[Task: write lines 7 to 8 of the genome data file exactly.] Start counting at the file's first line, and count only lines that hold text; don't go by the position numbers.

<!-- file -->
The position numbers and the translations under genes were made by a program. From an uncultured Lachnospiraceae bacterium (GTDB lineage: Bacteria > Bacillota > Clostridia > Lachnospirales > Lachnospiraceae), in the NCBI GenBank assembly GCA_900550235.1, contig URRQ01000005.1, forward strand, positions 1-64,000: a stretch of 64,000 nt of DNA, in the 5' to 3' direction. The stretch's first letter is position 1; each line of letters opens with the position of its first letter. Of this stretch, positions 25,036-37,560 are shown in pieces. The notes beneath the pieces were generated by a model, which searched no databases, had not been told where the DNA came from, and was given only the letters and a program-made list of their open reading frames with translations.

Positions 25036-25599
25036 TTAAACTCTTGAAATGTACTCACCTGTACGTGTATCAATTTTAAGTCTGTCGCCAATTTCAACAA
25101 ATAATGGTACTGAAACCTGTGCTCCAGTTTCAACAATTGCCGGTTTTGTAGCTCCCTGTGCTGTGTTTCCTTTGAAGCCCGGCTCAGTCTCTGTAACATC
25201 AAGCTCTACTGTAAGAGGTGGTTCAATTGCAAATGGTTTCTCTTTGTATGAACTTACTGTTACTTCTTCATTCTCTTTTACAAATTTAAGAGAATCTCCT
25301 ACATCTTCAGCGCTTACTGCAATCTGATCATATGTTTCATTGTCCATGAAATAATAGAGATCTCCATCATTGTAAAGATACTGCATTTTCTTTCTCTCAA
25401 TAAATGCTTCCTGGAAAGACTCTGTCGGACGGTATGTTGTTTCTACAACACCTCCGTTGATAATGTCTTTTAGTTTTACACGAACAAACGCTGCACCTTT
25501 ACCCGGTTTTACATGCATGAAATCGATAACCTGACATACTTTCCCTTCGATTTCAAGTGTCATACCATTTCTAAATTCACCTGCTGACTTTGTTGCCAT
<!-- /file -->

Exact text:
25401 TAAATGCTTCCTGGAAAGACTCTGTCGGACGGTATGTTGTTTCTACAACACCTCCGTTGATAATGTCTTTTAGTTTTACACGAACAAACGCTGCACCTTT
25501 ACCCGGTTTTACATGCATGAAATCGATAACCTGACATACTTTCCCTTCGATTTCAAGTGTCATACCATTTCTAAATTCACCTGCTGACTTTGTTGCCAT